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Irish priest’s peace building and conflict resolution programme expands in Africa

By Sarah Mac Donald - 28 July, 2017

Fr. Patrick Devine SMA, Executive Director, The Shalom Center for Conflict Resolution and Reconciliation with Professor Hastings Donnan, Director, Institute for the Study of Conflict Transformation and Social Justice at Queen’s University Belfast.

A programme which builds peace and fosters reconciliation in areas of conflict, which was devised by an Irish priest, is to expand to a number of countries in Africa following its success in northern Kenya.

In 2009 Fr Patrick Devine SMA founded the Shalom Centre for Conflict Resolution and Reconciliation. It has now trained over 9,600 community leaders and village elders as peacemakers.

The model used by the centre is based on extensive research into areas of conflict and the issues that drive conflict.

It works through key community opinion shapers such as elders, women, youth and influential chiefs.

The process brings about a collectively reached common understanding of both the history and definition of a conflict’s source, while trust and co-operation are built to reach solutions.

Now, Fr Devine’s model is to be established in other parts of Africa, starting with Côte d’Ivoire, Tanzania and the Central African Republic, with further plans to establish centres in Ethiopia, South Sudan, Nigeria and the Democratic Republic of Congo.

Fr Devine is a member of the Society of African Missions, which he joined in 1979.

The missionary has been short-listed for this year’s Tipperary International Peace Prize and is also due to deliver the 2017 Dermot Earley Memorial Lecture in NUI Maynooth on 23 November. In 2013 the International Caring Award was presented to him in Washington by Colin Powell.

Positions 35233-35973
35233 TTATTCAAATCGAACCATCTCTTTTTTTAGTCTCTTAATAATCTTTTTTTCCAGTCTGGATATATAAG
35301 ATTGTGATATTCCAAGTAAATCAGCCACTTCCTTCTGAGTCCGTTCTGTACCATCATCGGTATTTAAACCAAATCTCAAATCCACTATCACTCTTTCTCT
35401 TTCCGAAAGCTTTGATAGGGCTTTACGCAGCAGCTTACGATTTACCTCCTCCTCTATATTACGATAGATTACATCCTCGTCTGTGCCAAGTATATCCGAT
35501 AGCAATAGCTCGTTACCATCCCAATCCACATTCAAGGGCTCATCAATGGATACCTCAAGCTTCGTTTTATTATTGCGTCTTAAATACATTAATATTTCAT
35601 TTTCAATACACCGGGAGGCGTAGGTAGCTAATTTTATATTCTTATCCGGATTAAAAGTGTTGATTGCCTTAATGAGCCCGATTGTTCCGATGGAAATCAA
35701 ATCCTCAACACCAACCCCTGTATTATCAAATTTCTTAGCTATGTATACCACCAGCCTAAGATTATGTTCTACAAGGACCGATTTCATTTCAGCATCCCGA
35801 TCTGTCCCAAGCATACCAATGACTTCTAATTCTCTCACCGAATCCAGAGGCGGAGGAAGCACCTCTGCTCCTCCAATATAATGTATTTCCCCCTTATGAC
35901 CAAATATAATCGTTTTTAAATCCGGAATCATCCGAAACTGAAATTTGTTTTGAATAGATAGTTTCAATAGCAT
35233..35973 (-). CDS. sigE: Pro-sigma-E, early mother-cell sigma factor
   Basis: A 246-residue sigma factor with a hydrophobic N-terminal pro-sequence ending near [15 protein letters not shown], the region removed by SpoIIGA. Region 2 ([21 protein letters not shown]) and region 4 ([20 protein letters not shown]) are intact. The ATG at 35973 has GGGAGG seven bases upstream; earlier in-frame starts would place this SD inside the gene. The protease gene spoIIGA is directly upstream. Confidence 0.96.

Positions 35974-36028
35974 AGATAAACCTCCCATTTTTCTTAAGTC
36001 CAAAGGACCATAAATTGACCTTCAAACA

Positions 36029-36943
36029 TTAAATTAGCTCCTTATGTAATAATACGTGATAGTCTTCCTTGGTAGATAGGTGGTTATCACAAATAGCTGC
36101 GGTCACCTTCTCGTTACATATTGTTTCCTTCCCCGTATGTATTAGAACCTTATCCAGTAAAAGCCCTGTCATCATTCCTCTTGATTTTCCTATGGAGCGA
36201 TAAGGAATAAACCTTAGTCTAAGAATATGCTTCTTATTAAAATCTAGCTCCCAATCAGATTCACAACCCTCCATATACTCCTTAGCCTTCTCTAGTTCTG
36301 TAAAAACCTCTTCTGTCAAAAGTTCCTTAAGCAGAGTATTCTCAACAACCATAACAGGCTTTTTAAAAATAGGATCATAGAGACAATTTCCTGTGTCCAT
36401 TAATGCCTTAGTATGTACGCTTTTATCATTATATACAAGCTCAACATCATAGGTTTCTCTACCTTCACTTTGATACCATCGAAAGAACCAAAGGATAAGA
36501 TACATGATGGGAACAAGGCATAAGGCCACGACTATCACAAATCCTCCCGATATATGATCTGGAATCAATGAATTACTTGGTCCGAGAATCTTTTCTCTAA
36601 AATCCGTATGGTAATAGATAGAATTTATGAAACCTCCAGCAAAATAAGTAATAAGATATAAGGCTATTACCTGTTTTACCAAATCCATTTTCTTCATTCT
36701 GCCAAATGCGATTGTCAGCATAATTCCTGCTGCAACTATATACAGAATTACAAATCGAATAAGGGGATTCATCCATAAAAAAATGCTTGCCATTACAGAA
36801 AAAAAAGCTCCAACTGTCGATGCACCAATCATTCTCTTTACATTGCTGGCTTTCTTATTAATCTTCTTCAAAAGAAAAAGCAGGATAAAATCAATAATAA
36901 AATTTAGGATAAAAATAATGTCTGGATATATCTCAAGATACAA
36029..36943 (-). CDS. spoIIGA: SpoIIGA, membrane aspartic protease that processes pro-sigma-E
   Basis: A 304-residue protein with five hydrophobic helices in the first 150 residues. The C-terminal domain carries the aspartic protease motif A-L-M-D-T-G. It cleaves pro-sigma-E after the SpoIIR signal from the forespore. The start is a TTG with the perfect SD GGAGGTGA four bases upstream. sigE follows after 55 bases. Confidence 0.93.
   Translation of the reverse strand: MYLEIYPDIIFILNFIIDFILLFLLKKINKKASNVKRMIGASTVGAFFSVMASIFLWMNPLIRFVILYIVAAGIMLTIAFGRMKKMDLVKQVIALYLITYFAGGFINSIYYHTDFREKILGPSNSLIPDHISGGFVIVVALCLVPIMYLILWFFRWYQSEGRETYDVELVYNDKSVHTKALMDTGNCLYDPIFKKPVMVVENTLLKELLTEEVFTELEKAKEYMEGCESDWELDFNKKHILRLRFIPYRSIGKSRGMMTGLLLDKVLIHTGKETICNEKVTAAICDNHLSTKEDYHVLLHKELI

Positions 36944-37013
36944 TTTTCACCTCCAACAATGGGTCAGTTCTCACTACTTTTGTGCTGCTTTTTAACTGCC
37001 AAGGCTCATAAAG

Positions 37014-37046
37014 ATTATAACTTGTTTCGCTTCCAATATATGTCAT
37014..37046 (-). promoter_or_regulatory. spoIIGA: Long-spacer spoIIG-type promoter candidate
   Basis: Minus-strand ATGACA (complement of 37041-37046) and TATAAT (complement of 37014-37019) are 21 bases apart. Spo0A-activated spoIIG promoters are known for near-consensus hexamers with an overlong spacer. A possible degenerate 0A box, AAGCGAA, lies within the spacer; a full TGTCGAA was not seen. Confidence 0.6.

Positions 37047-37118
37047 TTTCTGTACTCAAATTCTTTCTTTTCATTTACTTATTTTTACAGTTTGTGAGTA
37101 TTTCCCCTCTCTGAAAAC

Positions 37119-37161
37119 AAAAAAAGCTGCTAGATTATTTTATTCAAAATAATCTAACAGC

Since ordination in 1988, Fr Devine has spent almost 30 years in Kenya and Tanzania. In 2009 he founded the Shalom Centre to try to deal with the conflict in the Ilemi Triangle.

The instability in the area had resulted in state neglect and a lack of adequate healthcare and schools. Conflict resolution, he believes, is essential for social development and reconciliation.

The Co. Roscommon-born missionary has said of the human desire for peace: “I have never met any community or any parents who didn’t want a better future for their children.”

The centre, which is based in the Kenyan capital, Nairobi, chose the name Shalom because “the root meaning is peace with justice and harmony holistically integrated. The root of Shalom is the same as the root of Salam in Islam. Those have much stronger conceptual understandings of peace and development than the English word ‘peace’, which is often just the absence of violence.”

Originally from Frenchpark in Co. Roscommon, the 56-year-old studied for a BA in Sociology, History and Philosophy; a BD in Theology; a Diploma in Mission Studies and an MA in Peace Studies and International Relations. His MA thesis focused on the Turkana Dassenach conflict and its causes and consequences. The area he studied is one where Ethiopian, Kenyan and South Sudanese claims converge.